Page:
Like in Oak Harbor, public works employees were busy clearing roads in Coupeville. Mayor Nancy Conard said the town has two snow plows in operation and the main roads will remain clear because they ensure access to Whidbey General Hospital, the courts and fire department.

“It’s tough when you have a small department and a prolonged weather event,” Conard said. She complimented the maintenance crew on the job they’ve been doing plowing and sanding roads.

In the county, every available piece of equipment is in use to maintain the roads, especially since temperatures are about to rise.

“We’re working hard to get roads clear while the snow is melting,” said Bill Oakes, Island County Public Works director.

Road crews are ramping up their efforts to clear the pavement as forecasters call for more snow on Whidbey Island. As of press time Monday, there is a 60 percent chance of snow Tuesday evening, Oakes said.

Joe Biller, chief of Central Whidbey Fire and Rescue, said it looks like many people are avoiding the slick roads by staying off of them.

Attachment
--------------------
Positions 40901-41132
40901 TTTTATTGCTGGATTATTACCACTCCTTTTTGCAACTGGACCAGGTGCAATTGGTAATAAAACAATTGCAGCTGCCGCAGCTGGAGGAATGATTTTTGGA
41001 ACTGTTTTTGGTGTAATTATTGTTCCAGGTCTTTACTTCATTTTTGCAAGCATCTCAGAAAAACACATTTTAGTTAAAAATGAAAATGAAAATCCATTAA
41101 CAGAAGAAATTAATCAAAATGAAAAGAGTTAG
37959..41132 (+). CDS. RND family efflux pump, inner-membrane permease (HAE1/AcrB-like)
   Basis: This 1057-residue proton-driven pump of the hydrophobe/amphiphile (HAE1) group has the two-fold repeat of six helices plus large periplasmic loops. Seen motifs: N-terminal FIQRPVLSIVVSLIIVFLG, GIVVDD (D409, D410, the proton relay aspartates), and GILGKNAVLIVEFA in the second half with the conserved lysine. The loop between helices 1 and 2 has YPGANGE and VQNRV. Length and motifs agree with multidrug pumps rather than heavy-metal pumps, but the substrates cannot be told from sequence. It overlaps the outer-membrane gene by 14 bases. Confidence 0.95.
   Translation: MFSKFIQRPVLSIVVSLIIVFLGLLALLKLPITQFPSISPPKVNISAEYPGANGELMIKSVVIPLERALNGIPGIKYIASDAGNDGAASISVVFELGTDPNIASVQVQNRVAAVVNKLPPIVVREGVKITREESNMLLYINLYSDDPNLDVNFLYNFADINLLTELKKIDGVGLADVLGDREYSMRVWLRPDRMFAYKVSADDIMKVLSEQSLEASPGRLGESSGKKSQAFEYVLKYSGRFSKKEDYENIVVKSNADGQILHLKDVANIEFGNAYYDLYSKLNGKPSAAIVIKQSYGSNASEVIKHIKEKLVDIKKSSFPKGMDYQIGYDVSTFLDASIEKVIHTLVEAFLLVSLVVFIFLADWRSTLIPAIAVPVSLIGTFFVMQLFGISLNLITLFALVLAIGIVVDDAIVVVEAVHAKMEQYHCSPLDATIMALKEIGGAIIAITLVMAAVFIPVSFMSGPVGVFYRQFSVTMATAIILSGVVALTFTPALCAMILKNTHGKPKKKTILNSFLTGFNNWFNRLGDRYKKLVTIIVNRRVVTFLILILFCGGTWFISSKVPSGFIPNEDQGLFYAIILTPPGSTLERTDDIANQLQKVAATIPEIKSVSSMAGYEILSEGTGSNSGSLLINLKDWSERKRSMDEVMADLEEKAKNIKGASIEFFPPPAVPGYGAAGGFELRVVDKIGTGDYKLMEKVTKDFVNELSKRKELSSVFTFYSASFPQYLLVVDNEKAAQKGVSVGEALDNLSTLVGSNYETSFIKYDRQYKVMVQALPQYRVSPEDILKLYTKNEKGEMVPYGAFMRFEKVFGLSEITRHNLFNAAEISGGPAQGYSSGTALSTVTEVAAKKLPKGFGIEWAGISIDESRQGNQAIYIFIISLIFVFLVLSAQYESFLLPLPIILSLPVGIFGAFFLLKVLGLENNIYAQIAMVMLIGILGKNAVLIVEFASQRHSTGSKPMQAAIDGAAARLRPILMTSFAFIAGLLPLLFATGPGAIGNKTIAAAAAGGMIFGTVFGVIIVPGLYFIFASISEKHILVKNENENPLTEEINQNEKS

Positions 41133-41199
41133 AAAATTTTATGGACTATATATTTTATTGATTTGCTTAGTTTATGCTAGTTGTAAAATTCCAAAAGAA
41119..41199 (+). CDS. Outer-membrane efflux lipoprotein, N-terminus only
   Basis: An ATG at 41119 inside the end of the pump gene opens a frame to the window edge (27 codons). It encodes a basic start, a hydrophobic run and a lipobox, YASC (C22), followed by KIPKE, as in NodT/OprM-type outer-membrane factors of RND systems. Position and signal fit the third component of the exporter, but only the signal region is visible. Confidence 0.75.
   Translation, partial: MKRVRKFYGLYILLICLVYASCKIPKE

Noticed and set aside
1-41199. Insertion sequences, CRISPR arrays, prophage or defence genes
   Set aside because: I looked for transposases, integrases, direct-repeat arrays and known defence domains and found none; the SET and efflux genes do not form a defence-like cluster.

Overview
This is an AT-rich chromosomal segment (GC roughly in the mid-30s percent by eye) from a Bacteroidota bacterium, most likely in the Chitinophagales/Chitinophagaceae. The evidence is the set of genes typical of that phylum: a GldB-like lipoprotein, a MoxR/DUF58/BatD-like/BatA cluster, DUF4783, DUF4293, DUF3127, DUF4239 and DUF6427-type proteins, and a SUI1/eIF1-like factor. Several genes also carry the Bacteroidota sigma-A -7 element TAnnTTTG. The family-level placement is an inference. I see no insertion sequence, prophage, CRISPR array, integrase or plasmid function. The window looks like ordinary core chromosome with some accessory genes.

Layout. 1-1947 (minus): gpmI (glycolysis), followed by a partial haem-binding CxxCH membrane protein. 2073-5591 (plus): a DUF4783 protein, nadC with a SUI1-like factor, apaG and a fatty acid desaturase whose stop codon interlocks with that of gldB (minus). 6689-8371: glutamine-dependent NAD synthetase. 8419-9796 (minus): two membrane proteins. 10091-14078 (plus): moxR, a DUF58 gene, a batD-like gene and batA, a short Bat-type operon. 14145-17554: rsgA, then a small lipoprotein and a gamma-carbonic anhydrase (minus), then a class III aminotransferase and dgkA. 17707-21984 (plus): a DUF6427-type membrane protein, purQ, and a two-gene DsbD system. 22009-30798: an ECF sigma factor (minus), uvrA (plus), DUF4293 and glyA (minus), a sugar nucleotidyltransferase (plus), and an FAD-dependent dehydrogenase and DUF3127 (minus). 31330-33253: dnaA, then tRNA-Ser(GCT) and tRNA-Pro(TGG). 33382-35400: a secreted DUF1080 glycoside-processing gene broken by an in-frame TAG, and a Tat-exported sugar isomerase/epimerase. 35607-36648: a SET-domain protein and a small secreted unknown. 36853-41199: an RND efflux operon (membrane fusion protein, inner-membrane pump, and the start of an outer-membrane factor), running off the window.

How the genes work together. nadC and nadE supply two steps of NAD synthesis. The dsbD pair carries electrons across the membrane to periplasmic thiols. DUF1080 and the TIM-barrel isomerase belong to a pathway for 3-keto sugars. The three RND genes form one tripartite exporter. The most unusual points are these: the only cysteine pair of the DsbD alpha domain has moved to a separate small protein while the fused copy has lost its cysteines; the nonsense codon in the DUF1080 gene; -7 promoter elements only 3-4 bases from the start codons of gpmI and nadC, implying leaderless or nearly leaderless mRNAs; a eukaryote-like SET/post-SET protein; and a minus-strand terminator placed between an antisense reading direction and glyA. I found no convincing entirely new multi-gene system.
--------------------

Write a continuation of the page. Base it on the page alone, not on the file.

“The good news is that people are heeding advice and hunkering down,” Biller said. He added that firefighters in Central Whidbey responded to reports of broken power lines and people who’ve slipped and fallen, but there haven’t been reports of fires or major accidents.

Unfortunately, the department’s Santa Mobile is cancelled because of heavy snow. Candy canes normally dispersed to residents will be donated to Gifts from the Heart food bank.

There were scattered power outages reported Monday morning. Most of those outages happened on the south end of the island. Roger Thompson, a spokesperson for Puget Sound Energy, said there were fewer than 1,000 outages reported on Whidbey Island Monday morning. It’s been difficult for crews to restore power to affected homes because the snow is so deep.

The snow that has fallen, and stayed on Whidbey Island, hasn’t dampened holiday spirits.

The Coupeville Historic Waterfront Association held its first-ever, Red Ticket drawing Sunday afternoon in front of a crowd of several hundred people. Coupeville resident Penny Holland won the $1,000 cash drawing.

“We were kind of nervous because of the weather,” said Mary Sterling of the Waterfront Association, but was pleased that so many people came out for the event.

Sterling said that people enjoyed hot chocolate, music and stayed hours after the drawing to shop local stores.

“It was a little get-together,” Sterling said. “People just stayed around and chatted.”

Likewise, shoppers continued with their holiday shopping in downtown Oak Harbor. Although a handful of Pioneer Way businesses posted temporary winter-weather closure notices in their windows, others enjoyed an influx of last-minute holiday shoppers, unable to safely travel to mainland malls and chain stores.

— Staff reporter Jenny Manning contributed to this story.